The battlements were really not that exciting when I visited with Grandfather as a child, nothing much there but a youth hostel, it seemed.
In 2011 the premises opened for Bundesgartenschau though (a garden exhibition that moves from town to town and gives our cities an incentive to become greener), and it now sports a couple of gardens and museums well worth a visit. However, in some places you can still breathe its drab history as a military installment.
A visit can take a couple of hours – and we still missed on of the outer forts and an art installation – so I consider this a walk: not a Monday Walk but this year’s Good Friday walk.
Home Range (II)
Restless Jo takes us to Nottingham Castle on her Monday walk today – enjoy the views! – and I take you to my favourite haunt again. Still misty…
Home Range (I)
My favourite walk, and a great place to smooth the creases out of my soul, as a German poet (almost) put it: This is an area where I do not feel there is a thing like poor weather; and so this walk in the fog was extremely nice. As for the route, there is none, especially when I bring my camera. I just roam about which much to everybody’s delight leads to bringing home loads of mud on my shoes… Maybe this ‘method’ has to do with what Robert Adams writes about the relation between photographers and dogs:
“My guess […] is that what sustained the artists’ affection for dogs was above all the animals’ enlivening sense of possibility. Artists live by curiosity and enthusiasm, qualities readily evident as inspiration in dogs. Propose a dog a walk and its response is absolutely yes. As a terrier of ours once exclaimed to Kerstin, in a dream of hers, ‘Let’s, Kerstin!’ Those were the only words that anyone had ever heard a dog speak – a wide-open program of unqualified eagerness, delivered from her characteristic posture of readiness to bolt for the kitchen, town, or filed.” (Robert Adams, Why People Photograph, New York: Aperture, 1994. p. 47)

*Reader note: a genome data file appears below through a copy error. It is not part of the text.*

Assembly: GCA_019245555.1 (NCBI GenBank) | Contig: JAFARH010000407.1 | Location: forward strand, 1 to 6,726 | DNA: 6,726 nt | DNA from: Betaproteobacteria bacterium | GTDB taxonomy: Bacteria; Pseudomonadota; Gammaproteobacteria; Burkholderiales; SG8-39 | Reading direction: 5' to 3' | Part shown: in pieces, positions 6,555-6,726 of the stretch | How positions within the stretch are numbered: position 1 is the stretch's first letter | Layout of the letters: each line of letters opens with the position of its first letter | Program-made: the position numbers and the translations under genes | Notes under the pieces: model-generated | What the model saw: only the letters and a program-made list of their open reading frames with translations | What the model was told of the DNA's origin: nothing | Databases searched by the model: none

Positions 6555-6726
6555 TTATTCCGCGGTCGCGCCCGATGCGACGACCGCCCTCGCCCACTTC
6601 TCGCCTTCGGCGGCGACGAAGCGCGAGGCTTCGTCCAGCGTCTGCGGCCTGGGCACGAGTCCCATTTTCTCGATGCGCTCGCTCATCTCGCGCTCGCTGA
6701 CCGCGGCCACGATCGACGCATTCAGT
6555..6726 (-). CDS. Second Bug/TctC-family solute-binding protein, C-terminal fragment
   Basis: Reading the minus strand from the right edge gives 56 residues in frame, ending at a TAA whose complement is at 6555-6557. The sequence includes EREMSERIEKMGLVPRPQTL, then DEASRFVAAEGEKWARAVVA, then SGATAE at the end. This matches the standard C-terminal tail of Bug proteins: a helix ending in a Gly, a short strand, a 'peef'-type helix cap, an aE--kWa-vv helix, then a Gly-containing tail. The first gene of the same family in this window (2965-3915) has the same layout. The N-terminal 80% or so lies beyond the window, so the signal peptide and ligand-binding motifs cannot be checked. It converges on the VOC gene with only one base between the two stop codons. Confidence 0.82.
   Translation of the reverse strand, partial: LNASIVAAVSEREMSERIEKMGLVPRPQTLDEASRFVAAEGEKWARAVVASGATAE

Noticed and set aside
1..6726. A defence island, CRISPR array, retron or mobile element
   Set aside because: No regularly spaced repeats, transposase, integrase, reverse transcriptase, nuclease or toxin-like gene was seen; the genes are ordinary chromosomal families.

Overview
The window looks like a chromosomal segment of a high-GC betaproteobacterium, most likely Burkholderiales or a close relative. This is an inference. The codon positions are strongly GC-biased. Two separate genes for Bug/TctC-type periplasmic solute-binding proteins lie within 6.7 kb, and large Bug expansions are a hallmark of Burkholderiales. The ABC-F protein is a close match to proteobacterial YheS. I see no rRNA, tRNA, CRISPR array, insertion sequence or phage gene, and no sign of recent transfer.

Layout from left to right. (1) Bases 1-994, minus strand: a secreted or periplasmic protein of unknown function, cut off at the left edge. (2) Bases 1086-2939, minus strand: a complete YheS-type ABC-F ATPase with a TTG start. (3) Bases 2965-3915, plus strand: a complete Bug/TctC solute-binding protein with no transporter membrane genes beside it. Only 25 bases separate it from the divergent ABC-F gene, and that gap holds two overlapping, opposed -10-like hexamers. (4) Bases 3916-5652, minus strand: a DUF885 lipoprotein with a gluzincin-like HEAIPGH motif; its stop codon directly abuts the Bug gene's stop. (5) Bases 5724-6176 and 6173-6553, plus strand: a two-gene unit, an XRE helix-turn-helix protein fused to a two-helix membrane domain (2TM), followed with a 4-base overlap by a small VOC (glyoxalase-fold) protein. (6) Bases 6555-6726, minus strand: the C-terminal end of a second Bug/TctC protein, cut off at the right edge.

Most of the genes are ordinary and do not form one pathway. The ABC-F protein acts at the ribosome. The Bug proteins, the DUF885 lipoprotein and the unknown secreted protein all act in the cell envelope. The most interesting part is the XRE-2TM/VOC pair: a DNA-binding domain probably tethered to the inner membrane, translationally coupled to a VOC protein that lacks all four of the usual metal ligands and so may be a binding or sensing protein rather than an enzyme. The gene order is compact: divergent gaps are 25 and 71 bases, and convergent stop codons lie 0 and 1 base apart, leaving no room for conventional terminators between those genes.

In the end I should not forget to mention Jo’s Monday Walk, because if you like walking as much as I do, that’s a great place to visit and get inspired and participate.
When we walk, it is often without a planned route, just seeing where our feet take us (I will elaborate on that later, when I show photos from my favourite walk, and when it will be more appropriate). Strolling in Hamburg, we visited Chilehaus (above, top left) and the Danske Hus just opposite (bottom left). We also lingered around St. Nikolai (above, top right, and mirrored in the modernist building beyond) and wondered just how many buildings were undergoing reconstruction.
When in Hamburg, one cannot help going maritime. Close to the harbour, someone will inevitably display a ship’s propeller. This one had a brass plaque mirroring the opposite building…
Once we reach the water, we find a variety of bollards with a variety of coins on them.
If you have enjoyed this walk, head over to Jo’s Monday Walk for more walking, strolling and looking around other corners of the world.